By Mike Farley
In looking back on my career, I see that the past 20 years have been marked by a number of points at which I altered what I was doing.
Sometimes I changed companies; other times I found a way of shifting my approach to my work or how I conducted my life. In looking back, I’m proud of the fact that every time I chose to go in a new direction, the changes I made resulted in dramatic improvements in my career and in my enjoyment of my work and, indeed, of my life in general.
In other words, I’ve learned that, when approached the right way, change offers us an opportunity to advance our own causes in business and in life. Yes, it can be scary in that it typically involves risk, presents short-term challenges or difficulties and can require patience, nerve and courage. I’ve learned that to make these adjustments effectively, one must also have self-confidence and humility.
In all but a couple of instances, I can’t help noticing that the changes I made were attended by tough economic conditions such as those we’re experiencing right now: You don’t have to be a psychologist to recognize that when our livelihoods are threatened, we are more likely to consider changing what we do or how we do it than we are when times are good and the living is easy.
These days, I know a number of people in the watershaping industry who are caught in the midst of these sorts of passages. I known some good people who have left the business altogether and many talented professionals who are considering career changes as well.
At the same time, I also know many people who, despite the economy, are experiencing tremendous success. Almost to a person, these are watershapers who stand atop the profession, the kind who write of their projects in this magazine, work at the highest level and are happy to share what they know with others. They have carved out markets among similarly successful clients who have weathered the storms – and I’m certain that, if asked, all would say that, in the histories of their own careers, they’ve come to turning points where they made key adjustments and set new courses.
All of this leads me to the book I want to offer you this month: The Nature of Excellence by David Cottrell and Lee J. Colan with photography by Tom Fox (Cornerstone Leadership Institute, 2008). It’s a compact, 88-page book about just the sort of inspiration we all need in times of tumult, stress and change.
Each page features a beautiful picture of a natural scene accompanied by an inspirational quote, mostly by famous people. Many of these are comments we’ve heard before, but in this case organization is the key: The book is broken into three sections covering values of excellence, visions of excellence and acts of excellence, and each of those is further arranged into six related sub-topics – every one of them illuminating a basic idea for the reader to consider.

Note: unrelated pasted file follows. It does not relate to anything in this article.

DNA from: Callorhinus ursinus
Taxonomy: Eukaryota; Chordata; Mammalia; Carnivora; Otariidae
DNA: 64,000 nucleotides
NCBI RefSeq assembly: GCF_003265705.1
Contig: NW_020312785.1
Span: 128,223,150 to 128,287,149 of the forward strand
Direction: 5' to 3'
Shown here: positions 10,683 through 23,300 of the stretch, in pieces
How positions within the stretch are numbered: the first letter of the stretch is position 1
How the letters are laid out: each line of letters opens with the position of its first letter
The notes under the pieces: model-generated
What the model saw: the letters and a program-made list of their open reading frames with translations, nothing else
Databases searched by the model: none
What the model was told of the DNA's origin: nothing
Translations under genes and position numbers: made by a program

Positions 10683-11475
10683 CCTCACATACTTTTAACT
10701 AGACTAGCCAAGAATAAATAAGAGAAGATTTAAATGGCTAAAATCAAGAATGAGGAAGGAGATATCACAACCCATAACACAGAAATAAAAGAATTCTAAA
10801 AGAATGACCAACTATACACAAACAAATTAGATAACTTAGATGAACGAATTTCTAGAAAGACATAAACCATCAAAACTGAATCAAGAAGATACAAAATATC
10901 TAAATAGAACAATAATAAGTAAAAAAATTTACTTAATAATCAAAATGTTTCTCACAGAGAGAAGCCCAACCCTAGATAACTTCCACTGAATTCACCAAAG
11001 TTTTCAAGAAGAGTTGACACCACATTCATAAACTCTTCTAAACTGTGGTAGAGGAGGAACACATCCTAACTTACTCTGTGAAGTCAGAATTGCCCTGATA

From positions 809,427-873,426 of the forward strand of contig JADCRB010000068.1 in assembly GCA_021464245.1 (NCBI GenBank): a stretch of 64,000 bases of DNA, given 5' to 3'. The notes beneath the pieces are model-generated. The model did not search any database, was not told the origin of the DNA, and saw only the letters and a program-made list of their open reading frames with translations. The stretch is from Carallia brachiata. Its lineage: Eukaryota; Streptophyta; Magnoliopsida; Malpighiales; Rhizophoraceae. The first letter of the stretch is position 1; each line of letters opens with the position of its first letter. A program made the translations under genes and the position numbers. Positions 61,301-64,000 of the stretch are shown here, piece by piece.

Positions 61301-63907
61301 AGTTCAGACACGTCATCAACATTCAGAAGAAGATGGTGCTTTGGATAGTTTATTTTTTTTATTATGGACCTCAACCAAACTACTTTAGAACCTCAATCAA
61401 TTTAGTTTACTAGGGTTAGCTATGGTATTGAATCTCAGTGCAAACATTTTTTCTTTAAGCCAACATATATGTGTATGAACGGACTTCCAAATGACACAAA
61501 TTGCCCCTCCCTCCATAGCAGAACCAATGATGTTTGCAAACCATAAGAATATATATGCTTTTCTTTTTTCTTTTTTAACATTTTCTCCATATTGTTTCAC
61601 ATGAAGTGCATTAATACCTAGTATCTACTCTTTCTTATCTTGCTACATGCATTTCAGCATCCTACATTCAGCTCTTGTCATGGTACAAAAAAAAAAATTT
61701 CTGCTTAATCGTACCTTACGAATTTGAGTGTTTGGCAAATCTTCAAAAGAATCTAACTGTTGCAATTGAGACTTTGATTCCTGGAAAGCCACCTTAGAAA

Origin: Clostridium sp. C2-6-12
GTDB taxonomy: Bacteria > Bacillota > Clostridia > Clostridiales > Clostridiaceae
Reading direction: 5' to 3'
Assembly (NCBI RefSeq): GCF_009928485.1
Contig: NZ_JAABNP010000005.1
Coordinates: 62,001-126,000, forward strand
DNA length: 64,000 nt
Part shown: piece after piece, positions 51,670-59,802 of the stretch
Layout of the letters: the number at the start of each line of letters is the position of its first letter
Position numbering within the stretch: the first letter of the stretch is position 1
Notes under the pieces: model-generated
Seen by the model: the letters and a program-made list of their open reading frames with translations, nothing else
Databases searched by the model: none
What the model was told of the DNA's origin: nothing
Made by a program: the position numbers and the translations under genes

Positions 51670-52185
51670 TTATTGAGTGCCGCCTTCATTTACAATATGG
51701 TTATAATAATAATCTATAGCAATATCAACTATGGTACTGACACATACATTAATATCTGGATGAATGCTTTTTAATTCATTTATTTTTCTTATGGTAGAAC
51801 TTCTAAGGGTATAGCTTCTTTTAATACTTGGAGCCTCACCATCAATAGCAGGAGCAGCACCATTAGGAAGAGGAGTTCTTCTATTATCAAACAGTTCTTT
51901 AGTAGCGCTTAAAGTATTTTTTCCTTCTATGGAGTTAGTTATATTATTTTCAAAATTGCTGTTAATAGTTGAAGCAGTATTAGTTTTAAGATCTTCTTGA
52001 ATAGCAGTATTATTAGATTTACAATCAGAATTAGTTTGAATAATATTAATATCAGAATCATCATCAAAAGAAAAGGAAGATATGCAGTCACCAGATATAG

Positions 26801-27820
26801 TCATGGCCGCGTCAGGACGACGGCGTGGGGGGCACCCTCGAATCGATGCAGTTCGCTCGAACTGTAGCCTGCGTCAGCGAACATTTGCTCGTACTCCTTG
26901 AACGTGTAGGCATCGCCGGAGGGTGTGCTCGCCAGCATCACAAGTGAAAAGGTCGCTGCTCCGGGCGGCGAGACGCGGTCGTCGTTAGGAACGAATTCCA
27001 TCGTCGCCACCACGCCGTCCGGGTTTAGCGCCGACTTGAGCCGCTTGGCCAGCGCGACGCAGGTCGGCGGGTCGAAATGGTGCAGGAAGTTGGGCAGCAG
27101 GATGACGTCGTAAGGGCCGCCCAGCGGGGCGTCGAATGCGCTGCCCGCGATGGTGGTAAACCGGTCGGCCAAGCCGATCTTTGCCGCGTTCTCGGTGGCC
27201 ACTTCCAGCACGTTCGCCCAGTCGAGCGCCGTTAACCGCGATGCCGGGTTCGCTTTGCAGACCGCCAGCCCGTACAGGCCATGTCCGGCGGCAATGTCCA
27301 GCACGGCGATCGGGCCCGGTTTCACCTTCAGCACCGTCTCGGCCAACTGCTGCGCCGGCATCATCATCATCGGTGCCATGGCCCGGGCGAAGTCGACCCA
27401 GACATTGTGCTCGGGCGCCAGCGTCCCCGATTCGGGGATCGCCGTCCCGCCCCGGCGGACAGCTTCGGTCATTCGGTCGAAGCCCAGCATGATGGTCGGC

The photography here is as beautiful as any I’ve ever seen – truly stunning – and the selected quotes are always potent, genuinely inspiring and distinctively thought-provoking. In fact, even the most cynical among us would be surprised by how affecting these beautifully conceived pages are, with a roster of commentators including such diverse characters as Bill Cosby, Winston Churchill, Norman Vincent Peale, Margaret Mead and Vince Lombardi (among many others).
One of my favorites is from recently departed and much-missed George Carlin: “Life is not measured by the breaths we take, but by the moments that take our breath away.” One way or another, we all can use just that sort of audacious insight to nourish our idealism, stoke our optimism, fuel our creativity and bolster our sense of purpose.
My hunch: Wherever you are these days, you might just find some big time encouragement along those lines in the pages of this little book.
Mike Farley is a landscape architect with more than 20 years of experience and is currently a designer/project manager for Claffey Pools in Southlake, Texas. A graduate of Genesis 3’s Level I Design School, he holds a degree in landscape architecture from Texas Tech University and has worked as a watershaper in both California and Texas.